On September 5, they paraded us like cows. Let’s move, they said. Let’s keep moving, they told us. Now everyone regrets not voting for Sharpton – that’s the word on the street. The young people who could have voted, didn’t. So this is what we get.
Now there’s a sense of urgency. Young people are saying,”Okay. Now what do we do next?” And they are saying, “It’s about voting and getting involved in some group.” But some youth don’t really know what groups to get involved in. We really don’t know what groups to join. A few of the young speakers at the March said what we should do. Some of the older speakers told us why we should do what we have to do. But no one said where we should go? Erica Ford said a good thing; young people should join in the boycott of white-owned businesses for three months, especially in December. Minister Conrad Muhammad, the Hip Hop minister, is organizing a new youth empowerment organization, C.H.H.A.N.G.E. He is calling for change which we desperately need.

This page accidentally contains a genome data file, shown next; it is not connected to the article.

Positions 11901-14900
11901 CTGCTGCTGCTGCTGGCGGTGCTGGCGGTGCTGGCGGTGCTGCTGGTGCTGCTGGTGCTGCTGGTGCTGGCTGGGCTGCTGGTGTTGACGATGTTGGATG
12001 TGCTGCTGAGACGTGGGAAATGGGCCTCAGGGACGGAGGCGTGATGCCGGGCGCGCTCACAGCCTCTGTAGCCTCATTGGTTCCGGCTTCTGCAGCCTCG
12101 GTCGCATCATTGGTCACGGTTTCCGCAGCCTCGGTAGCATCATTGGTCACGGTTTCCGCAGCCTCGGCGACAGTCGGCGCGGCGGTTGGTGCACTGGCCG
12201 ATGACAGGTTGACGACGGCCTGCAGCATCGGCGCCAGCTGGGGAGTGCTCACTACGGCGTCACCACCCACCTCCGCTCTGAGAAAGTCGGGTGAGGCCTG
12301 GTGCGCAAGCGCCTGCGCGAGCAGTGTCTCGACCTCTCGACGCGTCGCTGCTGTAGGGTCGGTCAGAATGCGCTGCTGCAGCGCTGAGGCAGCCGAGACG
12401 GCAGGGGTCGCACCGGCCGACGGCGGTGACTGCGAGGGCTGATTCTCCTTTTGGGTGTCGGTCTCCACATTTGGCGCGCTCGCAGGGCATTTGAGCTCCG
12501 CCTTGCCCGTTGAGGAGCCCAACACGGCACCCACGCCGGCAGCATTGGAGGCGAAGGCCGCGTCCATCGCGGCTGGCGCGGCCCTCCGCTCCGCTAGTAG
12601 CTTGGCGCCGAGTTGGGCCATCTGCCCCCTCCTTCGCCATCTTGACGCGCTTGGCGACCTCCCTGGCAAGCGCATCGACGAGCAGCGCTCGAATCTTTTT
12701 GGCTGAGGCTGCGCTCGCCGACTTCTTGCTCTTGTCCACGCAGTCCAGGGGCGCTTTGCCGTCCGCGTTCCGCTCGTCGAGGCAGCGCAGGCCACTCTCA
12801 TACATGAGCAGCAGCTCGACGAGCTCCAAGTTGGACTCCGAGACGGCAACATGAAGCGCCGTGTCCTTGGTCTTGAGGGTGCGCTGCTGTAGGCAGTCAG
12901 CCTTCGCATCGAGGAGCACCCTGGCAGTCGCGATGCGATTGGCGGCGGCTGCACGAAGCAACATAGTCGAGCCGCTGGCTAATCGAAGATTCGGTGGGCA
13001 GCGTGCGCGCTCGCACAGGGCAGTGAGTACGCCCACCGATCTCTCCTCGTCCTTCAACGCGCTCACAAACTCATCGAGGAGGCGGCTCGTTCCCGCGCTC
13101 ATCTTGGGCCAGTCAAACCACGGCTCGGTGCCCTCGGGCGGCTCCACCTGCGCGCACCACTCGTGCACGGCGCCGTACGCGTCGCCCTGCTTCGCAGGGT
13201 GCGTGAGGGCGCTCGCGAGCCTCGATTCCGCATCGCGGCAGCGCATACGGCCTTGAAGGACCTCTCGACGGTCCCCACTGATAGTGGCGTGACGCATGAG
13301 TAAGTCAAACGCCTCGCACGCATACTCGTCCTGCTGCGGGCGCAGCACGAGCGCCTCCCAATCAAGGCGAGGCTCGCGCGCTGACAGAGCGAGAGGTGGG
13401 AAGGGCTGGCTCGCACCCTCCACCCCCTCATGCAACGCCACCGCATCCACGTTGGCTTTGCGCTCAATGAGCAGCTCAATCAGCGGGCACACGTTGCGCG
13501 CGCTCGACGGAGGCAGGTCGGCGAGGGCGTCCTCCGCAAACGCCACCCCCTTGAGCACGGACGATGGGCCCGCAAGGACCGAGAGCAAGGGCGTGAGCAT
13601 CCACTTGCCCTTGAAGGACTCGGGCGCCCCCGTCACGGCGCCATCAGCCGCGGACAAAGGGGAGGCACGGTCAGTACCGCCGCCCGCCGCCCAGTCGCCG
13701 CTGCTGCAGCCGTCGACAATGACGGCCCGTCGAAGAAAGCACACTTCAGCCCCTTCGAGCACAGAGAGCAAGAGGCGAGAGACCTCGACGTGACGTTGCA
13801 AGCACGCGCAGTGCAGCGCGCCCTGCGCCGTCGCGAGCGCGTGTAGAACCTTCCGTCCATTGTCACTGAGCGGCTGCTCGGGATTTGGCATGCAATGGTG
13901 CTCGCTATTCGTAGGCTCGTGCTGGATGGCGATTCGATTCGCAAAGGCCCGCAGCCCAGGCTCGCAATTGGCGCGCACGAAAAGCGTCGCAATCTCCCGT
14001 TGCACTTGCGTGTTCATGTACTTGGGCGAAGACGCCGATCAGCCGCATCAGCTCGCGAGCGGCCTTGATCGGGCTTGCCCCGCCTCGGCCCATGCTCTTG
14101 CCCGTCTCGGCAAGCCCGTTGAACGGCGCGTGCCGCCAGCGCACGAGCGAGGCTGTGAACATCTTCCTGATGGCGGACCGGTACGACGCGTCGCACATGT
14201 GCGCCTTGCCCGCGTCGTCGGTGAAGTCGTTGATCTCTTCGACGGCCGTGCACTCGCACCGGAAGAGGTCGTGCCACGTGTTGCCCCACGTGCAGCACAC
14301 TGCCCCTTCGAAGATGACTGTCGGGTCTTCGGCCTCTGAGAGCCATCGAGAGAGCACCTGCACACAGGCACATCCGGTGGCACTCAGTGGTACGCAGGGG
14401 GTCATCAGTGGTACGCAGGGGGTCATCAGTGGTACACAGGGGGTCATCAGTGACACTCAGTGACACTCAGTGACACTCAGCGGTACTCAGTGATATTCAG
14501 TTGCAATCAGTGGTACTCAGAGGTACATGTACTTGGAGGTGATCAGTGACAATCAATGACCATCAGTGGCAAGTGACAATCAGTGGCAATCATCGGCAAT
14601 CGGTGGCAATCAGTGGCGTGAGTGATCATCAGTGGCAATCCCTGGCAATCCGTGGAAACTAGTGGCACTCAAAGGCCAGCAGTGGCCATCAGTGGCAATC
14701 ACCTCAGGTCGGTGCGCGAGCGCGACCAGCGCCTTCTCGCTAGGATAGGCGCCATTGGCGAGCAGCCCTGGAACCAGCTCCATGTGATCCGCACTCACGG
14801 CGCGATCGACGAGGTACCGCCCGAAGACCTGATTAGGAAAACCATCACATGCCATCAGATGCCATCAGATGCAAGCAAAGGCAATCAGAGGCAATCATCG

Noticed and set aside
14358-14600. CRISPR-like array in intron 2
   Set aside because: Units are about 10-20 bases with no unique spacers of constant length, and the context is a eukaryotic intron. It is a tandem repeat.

I think marching into the millennium rappers are powerful, they should devise a plank, organize a permanent organization, a union, and be involved. That’s also what young people need to do in their communities – be involved. Rappers need to get educated about our culture. Although Rap is so many streams, all they would have to do is put the positive messages about education, self-love, self-empowerment in their rap. If they did, that message would be sent to millions of youth around the world. The Million Youth March shows we need a code, a plan as we move into the new Millennium.